MANILA—The Commission on Human Rights (CHR) on Tuesday said their office would look into some 200 Covid-19-related alleged human rights violation (HRV) cases perpetrated either by persons in authority or private individuals since the enhanced community quarantine was declared more than 40 days ago.
Atty. Jacqueline Ann de Guia, CHR spokesperson said during an interview monitored by Sandigan News and Banat Pilipinas News, that these cases may include: the shooting incident of a former soldier with mental illness during an altercation at a Covid-19 checkpoint in Quezon City; the verbal abuse and reported violation of quarantine guidelines leading to forcible arrest by a responding police officer of a foreigner in a posh Makati subdivision; and, the mauling incident of an ambulant vendor by barangay tanods in Manila.
“Yes, tutulong tayo sa biktima sa usapin na ito at nagpapasalamat din ako ng gobyerno at ni DILG Secretary Eduardo Año na nagsabi na ang lahat ay alinsunod sa batas at in accordance with human rights standards. Mayroon tayong mga abogado ngayon, mayroon tayong e-lawyering na programa na tutukok sa kasong ito,” Atty. De Guia said.
The lady lawyer was alluding to the alleged mauling incident of an fish vendor by members of the barangay tanods, which was caught on video. The video clippings also showed the vendor being carried and dragged like an animal inside a waiting police vehicle after the incident.
“We are not against the punishment of a wrong committed. Sa amin lang sana in accordance with the law, hindi sumobra, hindi ‘yong sariling punishment na inimbento nila,” Atty. De Guia said. She continued that the Covid-19 crisis is a health issue and not a peace and order measure. “Dapat matandaan ng law enforcers na health issue ito at hindi tungkol sa peace and order, at tandaan nila na ang purpose ng quarantine ay to save lives,” she further said.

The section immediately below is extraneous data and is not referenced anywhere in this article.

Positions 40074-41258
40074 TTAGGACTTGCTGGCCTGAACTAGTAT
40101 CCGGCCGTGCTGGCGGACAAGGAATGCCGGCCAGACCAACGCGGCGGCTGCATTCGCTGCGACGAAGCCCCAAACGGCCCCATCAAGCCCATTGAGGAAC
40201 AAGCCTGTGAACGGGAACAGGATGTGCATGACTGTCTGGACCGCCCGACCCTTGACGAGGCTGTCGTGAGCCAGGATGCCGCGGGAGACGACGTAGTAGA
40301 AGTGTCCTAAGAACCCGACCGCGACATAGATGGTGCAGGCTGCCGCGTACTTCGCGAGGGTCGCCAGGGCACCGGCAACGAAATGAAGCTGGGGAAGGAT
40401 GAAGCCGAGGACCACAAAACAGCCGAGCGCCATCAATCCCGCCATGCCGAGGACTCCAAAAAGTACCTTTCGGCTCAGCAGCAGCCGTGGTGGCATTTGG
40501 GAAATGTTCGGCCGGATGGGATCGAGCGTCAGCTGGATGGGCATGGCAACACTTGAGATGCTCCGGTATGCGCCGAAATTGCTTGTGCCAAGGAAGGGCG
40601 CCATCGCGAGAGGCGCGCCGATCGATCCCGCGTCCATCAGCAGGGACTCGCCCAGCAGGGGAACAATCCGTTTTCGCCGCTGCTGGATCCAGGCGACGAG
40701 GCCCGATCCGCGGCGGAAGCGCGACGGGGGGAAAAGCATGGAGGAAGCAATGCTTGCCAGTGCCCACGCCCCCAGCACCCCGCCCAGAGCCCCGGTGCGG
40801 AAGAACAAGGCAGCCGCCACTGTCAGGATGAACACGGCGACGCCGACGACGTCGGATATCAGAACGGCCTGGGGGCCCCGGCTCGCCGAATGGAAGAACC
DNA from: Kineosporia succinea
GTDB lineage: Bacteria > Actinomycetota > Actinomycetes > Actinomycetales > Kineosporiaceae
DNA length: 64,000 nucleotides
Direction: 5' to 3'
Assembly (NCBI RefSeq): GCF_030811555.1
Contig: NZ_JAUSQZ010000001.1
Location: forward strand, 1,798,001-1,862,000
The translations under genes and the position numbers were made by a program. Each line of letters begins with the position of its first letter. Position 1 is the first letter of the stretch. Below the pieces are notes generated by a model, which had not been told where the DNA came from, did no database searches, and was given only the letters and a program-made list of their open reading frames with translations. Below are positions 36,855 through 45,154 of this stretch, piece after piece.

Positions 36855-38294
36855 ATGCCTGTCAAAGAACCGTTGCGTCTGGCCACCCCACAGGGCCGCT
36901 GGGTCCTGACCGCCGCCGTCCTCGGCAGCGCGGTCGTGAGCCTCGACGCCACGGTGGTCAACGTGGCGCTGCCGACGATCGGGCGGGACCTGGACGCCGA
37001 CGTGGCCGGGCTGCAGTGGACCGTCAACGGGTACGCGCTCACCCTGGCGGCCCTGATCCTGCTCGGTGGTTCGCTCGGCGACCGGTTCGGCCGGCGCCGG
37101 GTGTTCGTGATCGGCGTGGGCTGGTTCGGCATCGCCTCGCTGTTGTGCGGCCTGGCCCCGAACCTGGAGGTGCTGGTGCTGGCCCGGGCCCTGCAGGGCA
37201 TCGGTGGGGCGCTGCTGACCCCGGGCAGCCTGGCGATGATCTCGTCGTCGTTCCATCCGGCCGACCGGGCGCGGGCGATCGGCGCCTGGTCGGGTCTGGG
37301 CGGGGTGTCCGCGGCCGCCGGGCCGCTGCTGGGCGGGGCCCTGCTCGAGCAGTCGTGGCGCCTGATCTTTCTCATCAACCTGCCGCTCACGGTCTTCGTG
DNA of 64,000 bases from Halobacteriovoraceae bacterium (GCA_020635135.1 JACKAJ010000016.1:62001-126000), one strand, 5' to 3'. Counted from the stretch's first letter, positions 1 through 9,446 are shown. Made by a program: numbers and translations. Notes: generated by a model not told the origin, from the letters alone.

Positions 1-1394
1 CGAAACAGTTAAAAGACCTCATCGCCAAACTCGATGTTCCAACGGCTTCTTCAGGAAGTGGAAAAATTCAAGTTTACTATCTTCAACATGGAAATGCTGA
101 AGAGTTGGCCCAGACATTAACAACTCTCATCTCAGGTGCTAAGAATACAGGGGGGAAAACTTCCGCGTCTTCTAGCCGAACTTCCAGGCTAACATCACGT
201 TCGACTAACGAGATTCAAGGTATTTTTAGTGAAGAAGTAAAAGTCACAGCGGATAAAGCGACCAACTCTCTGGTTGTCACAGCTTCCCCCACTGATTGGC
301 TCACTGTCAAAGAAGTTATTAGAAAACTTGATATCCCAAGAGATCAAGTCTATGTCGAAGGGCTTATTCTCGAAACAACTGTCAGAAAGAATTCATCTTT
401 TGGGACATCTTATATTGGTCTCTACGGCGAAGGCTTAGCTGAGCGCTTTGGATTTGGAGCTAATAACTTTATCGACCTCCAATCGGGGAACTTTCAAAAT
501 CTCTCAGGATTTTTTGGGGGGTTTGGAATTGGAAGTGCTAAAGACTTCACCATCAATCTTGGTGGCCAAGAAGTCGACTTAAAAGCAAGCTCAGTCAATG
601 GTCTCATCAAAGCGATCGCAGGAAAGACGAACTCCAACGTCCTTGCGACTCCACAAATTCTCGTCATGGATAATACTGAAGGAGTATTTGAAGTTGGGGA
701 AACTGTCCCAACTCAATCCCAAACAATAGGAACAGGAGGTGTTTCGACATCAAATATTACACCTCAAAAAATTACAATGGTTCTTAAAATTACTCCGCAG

Meanwhile, the CHR on Wednesday issued a statement reminding hospital personnel that every person has an equal right to health and has the right to receive appropriate medical care devoid of any discrimination. The commission denounced the reported refusal of some medical facilities in the country to administer immediate treatment to patients not infected with the novel coronavirus.
It was learned that last week, Catherine Bulatao died of blood loss after she was turned away by six hospitals for an operation to remove the placenta from her womb after giving birth at her home in Caloocan. In March, another senior citizen from Nueva Ecija who was suffering from asthma also died after being denied treatment from several hospitals.